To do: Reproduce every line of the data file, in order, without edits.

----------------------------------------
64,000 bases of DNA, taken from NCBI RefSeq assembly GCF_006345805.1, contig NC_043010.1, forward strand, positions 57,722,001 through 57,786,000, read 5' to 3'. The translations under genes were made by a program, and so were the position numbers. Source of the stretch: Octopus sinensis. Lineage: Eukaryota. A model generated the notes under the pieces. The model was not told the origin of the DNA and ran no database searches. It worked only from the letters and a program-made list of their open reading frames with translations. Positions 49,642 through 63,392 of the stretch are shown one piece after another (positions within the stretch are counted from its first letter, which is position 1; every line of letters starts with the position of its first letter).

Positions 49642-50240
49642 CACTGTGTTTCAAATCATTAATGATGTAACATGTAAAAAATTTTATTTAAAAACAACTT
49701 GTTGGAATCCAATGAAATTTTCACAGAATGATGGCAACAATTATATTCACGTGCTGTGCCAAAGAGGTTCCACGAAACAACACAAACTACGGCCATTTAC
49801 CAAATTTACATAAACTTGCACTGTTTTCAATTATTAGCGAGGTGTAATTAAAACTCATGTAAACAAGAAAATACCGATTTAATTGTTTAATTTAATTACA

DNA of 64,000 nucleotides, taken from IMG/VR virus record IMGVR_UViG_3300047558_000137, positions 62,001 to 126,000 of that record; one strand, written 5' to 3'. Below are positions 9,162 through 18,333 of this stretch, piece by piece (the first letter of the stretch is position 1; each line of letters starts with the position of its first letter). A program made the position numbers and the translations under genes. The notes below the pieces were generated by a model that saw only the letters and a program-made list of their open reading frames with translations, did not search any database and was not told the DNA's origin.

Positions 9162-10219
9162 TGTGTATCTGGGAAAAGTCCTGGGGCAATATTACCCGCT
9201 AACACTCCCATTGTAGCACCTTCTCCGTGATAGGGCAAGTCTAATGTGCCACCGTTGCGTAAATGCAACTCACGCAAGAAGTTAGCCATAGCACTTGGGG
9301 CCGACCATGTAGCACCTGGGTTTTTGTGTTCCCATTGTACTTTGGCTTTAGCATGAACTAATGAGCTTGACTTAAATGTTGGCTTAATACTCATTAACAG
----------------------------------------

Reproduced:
64,000 bases of DNA, taken from NCBI RefSeq assembly GCF_006345805.1, contig NC_043010.1, forward strand, positions 57,722,001 through 57,786,000, read 5' to 3'. The translations under genes were made by a program, and so were the position numbers. Source of the stretch: Octopus sinensis. Lineage: Eukaryota. A model generated the notes under the pieces. The model was not told the origin of the DNA and ran no database searches. It worked only from the letters and a program-made list of their open reading frames with translations. Positions 49,642 through 63,392 of the stretch are shown one piece after another (positions within the stretch are counted from its first letter, which is position 1; every line of letters starts with the position of its first letter).

Positions 49642-50240
49642 CACTGTGTTTCAAATCATTAATGATGTAACATGTAAAAAATTTTATTTAAAAACAACTT
49701 GTTGGAATCCAATGAAATTTTCACAGAATGATGGCAACAATTATATTCACGTGCTGTGCCAAAGAGGTTCCACGAAACAACACAAACTACGGCCATTTAC
49801 CAAATTTACATAAACTTGCACTGTTTTCAATTATTAGCGAGGTGTAATTAAAACTCATGTAAACAAGAAAATACCGATTTAATTGTTTAATTTAATTACA

DNA of 64,000 nucleotides, taken from IMG/VR virus record IMGVR_UViG_3300047558_000137, positions 62,001 to 126,000 of that record; one strand, written 5' to 3'. Below are positions 9,162 through 18,333 of this stretch, piece by piece (the first letter of the stretch is position 1; each line of letters starts with the position of its first letter). A program made the position numbers and the translations under genes. The notes below the pieces were generated by a model that saw only the letters and a program-made list of their open reading frames with translations, did not search any database and was not told the DNA's origin.

Positions 9162-10219
9162 TGTGTATCTGGGAAAAGTCCTGGGGCAATATTACCCGCT
9201 AACACTCCCATTGTAGCACCTTCTCCGTGATAGGGCAAGTCTAATGTGCCACCGTTGCGTAAATGCAACTCACGCAAGAAGTTAGCCATAGCACTTGGGG
9301 CCGACCATGTAGCACCTGGGTTTTTGTGTTCCCATTGTACTTTGGCTTTAGCATGAACTAATGAGCTTGACTTAAATGTTGGCTTAATACTCATTAACAG